Young monk in Sera Mey Monastery
It is 8.30pm and outside the young monks are chanting their studies. Tonight there is a swarm of crickets outside my room, attracted by the flourescent light on the balcony. I have mosquito netting on my windows, but unfortunately I did not close the door properly and an increasing number of crickets is sharing the room with me and the colony of ants that inhabits the gaps in the walls. A few weeks ago it was flying termites that plagued the guesthouse and settled all along the balcony after a day’s rain. The ants are, I have discovered, invaluable at clearing away the dead bodies.
I am staying in the guest house of Sera Mey monastery, Southern India. The monastery is located within the Tibetan settlement developed on land given to these refugees by the Indian government after their displacement from Tibet. There are around 5,000 monks here between Sera Mey and its larger cohabiting partner, Sera Jey. I am here teaching English to the monks at Sera Mey Monastic University, which is a rather grand name for what is just a school. Most days are the same here, except for Tuesday’s holiday. ‘Tuesday is the new Sunday’ the school principal told me ‘because it is market day in Kushalnagar.’
Today is Monday and normally a school day, but today the students have a different activity.
This morning we march together from the school to demonstrate against China’s occupation of Tibet, China’s deforestation of Tibet, and the treatment of Tibetan religious people. These Tibetans want human rights and freedom. A young monk set fire to himself in Tibet recently, and the monks celebrate his life and the motivation behind his actions. We leave the school at 8.30am and the young monks carry banners and home-made placards. Pictures of the burnt monk are printed proudly on the largest of the banners. As we walk the half hour in the early morning heat of this India summer the students chant in unision. ‘What are they saying?’ I ask one Geller (teacher). ‘Ah-ha,’ he smiles (he smiles a lot), ‘they are praying to be blessed with Bodhicitta.’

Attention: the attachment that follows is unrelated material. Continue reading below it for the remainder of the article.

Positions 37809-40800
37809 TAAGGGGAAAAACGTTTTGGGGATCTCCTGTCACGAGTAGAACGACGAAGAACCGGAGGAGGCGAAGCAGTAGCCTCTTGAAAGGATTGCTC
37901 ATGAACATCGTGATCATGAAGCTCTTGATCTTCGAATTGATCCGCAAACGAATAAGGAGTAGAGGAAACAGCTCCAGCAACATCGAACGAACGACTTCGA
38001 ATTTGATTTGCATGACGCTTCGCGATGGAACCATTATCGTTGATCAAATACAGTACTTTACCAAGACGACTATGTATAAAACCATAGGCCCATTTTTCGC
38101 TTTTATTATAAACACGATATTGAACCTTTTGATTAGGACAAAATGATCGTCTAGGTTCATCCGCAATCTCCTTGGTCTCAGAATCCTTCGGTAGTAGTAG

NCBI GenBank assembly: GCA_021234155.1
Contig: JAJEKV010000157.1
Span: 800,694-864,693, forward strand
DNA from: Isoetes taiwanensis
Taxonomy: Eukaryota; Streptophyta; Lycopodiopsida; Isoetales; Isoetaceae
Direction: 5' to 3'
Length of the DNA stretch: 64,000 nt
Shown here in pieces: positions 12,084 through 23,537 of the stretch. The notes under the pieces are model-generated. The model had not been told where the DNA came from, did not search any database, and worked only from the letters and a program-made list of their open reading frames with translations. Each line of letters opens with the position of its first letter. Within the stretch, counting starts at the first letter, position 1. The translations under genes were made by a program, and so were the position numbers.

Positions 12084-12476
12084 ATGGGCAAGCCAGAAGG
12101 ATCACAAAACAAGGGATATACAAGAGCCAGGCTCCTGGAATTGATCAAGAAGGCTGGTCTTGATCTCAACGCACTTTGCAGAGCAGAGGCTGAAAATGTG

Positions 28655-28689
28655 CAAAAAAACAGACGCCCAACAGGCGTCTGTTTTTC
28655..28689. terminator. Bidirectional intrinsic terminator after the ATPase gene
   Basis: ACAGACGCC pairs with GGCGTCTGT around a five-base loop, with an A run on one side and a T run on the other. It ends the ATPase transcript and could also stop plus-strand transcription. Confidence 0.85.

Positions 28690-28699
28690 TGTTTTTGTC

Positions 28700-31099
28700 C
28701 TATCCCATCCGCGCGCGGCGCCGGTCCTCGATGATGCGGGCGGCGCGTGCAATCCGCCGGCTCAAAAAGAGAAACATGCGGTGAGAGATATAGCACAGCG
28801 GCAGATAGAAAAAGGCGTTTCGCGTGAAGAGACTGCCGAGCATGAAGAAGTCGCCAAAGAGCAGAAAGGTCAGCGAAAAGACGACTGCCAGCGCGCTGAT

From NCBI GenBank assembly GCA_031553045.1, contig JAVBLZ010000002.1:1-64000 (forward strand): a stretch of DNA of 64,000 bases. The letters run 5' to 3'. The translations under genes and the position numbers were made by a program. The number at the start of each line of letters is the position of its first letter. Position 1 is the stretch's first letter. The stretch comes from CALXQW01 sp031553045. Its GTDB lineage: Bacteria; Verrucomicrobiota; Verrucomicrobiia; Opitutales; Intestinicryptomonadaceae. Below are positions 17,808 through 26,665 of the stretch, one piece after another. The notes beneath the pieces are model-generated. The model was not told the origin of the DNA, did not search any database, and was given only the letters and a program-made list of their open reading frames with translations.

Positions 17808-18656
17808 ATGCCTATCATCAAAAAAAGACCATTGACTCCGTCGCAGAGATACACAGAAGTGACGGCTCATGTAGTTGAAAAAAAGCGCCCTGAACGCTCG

Bodhicitta is the compassionate wish for oneself to attain complete enlightenment (or Buddhahood) in order to be of benefit to all sentient beings trapped in the cyclic existence of samsara who themselves have not yet reached Buddhahood. In basic terms it is the wish for oneself to be filled with compassion and to want this for everyone else.
While we walk in the heat, the monks chant and chat until we reach an open area where they sit down. I find the shade of a tree with some of the teachers and watch from here. There are speeches, and the National Anthem, and through all this the monks sit or stand patiently in the heat. Some take umbrellas and the view becomes a collection of maroon-red robes beneath multicoloured sunshades.
An Indian man with a bicycle carrying bananas approaches our slightly removed vantage point beneath the shade of the tree and we share bananas. The event winds to a close after an hour and a half and we make our way back to the monastery in the rising temperatures of approaching midday. It has been a peaceful demonstration and the media has come to witness it here, and in other Tibetan settlements across India.
Two days later in class, after the Tuesday holiday, we talk about the march. The students, teenagers of 12, 13, 14 and 15, smile as they tell me how they enjoyed the day. These people, dislocated from their home country and their families, bear witness to atrocities that I could not imagine when I was their age, yet they fill themselves with compassion and I am humbled by their actions. It is true what one teacher told me: Sometimes we teachers learn from the students as much as they learn from us.
Copyright © 2011 Anna Greenwood